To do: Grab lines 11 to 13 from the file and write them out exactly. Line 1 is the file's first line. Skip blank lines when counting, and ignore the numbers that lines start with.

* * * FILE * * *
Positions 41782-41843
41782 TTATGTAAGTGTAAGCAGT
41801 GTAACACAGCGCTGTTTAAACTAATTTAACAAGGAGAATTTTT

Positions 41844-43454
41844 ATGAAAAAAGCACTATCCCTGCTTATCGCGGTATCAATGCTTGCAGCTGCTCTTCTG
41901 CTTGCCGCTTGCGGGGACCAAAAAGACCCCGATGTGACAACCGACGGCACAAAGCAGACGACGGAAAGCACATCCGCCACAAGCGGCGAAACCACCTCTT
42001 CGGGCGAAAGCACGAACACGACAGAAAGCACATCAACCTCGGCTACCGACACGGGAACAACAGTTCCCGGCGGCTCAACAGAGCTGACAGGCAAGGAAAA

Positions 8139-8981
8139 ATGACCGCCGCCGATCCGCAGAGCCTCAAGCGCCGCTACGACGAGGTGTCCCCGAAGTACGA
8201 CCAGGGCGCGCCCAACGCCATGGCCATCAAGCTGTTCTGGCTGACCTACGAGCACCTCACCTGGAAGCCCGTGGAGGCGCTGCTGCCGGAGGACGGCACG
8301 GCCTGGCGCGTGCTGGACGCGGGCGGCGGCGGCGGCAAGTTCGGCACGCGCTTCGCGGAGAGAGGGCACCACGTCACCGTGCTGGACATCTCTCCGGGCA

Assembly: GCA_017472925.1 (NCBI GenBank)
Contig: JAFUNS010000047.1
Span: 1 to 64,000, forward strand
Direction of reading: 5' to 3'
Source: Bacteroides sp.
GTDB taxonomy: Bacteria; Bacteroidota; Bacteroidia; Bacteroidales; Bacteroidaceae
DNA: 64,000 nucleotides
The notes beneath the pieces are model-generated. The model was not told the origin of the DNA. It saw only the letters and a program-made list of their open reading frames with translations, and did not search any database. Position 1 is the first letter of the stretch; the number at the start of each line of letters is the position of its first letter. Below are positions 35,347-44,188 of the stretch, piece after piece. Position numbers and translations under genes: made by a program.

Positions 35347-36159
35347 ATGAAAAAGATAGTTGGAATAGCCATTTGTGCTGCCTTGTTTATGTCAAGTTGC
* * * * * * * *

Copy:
8301 GCCTGGCGCGTGCTGGACGCGGGCGGCGGCGGCGGCAAGTTCGGCACGCGCTTCGCGGAGAGAGGGCACCACGTCACCGTGCTGGACATCTCTCCGGGCA

Assembly: GCA_017472925.1 (NCBI GenBank)
Contig: JAFUNS010000047.1